ME/CFS AUSTRALIA (SA) INC
Registered Charity 698
PO Box 28,
South Australia 5007
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19 North Terrace,
Hackney, SA, 5069
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(reopened 1 February 2017)
ME/CFS Australia (SA) Inc supports the needs of sufferers of Myalgic Encephalomyelitis, Chronic Fatigue Syndrome and related illnesses. We do this by providing services and information to members.
ME/CFS Australia (SA) Inc aims to keep members informed of various research projects, diets, medications, therapies, news items, etc. All communication, both verbal and written, is merely to disseminate information and not to make recommendations or directives.
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Could mitochondrial dysfunction be a marker to distinguish FM from ME/CFS?
Monday 29 April 2013
Editor's comment: Mitochondria are the energy producers of the cells. The mitochondria supply this energy in the form of adenosine triphosphate (ATP), the molecule upon which all cellular functions in the body depend. Coenzyme Q10 acts as the catalyst that makes it possible for the mitochondria to produce ATP. Previous research has demonstrated that mitochondrial dysfunction is present in both fibromyalgia and ME/CFS (chronic fatigue syndrome). However, this is the first study to suggest that the type of mitochondrial dysfunction may serve as a marker that is able to differentiate FM from ME/CFS. For more information about mitochondrial dysfunction in FM, see “Dr. Myhill on Fibromyalgia and Mitochondrial Dysfunction.”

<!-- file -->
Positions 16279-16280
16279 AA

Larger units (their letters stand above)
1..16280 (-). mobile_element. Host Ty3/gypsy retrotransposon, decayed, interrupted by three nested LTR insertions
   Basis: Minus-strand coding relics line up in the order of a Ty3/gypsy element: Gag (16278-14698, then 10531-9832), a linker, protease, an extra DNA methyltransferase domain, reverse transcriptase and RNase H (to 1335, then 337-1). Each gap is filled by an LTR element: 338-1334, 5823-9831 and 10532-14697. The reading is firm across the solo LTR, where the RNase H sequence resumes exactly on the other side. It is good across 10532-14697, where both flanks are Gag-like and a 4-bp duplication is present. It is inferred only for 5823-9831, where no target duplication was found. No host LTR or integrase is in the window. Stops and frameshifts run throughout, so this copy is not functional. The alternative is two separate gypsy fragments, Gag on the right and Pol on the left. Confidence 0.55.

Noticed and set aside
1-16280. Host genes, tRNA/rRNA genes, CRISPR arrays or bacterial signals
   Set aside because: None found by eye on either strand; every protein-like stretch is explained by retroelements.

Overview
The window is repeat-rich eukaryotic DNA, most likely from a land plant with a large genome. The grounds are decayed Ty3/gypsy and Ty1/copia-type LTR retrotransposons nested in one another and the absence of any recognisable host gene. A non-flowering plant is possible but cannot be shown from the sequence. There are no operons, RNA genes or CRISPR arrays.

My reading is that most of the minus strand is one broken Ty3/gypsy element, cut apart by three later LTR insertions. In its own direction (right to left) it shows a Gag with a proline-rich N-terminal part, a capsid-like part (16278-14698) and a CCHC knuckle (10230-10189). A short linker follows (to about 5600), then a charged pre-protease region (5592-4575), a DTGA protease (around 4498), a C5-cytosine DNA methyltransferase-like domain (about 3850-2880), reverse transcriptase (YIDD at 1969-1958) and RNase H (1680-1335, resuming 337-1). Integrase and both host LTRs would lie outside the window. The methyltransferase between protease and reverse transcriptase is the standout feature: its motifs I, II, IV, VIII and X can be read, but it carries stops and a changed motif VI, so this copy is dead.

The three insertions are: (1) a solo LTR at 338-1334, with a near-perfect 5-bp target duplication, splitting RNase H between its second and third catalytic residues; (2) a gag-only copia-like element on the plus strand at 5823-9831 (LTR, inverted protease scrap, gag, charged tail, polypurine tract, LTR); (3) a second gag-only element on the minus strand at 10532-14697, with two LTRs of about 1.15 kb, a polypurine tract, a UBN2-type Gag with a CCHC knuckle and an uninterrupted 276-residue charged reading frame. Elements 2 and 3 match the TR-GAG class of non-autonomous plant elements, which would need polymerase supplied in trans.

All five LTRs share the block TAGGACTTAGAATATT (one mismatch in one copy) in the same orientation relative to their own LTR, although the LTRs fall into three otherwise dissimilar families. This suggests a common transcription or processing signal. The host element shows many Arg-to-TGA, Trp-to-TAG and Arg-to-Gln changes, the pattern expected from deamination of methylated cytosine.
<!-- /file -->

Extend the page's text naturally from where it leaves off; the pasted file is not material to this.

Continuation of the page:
Could mitochondrial dysfunction be a differentiating marker between Chronic Fatigue Syndrome and Fibromyalgia?
By J. Castro-Marrero, et al.
Chronic Fatigue Syndrome (CFS) and Fibromyalgia (FM) are complex and serious illnesses. It is estimated to affects up to 2.5% and 5% of the general population worldwide, respectively. The aetiology is unknown; however, recent studies suggest that mitochondrial dysfunction has been involved in the pathophysiology of both conditions.
We have investigated the possible association between mitochondrial biogenesis and oxidative stress in patients with CFS and FM. We studied 23 CFS patients, 20 FM patients and 15 healthy controls.
These data lead to the hypothesis that mitochondrial dysfunction-dependent events could be a marker of differentiation between CFS and FM indicating the mitochondria as a new potential therapeutic target for these conditions.
Source: Antioxidants & Redox Signaling, April 22, 2013. By J. Castro-Marrero, M.D. Cordero, N. Saez-Francas, C. Jimenez-Gutiérrez, F.J. Aguilar-Montilla, L. Aliste, and J. Alegre-Martin. Vall de Hebron Univ Hospital Research Institute, CFS Unit, BARCELONA, Barcelona, Spain; email@example.com.
The above, with comments, originally appeared here.
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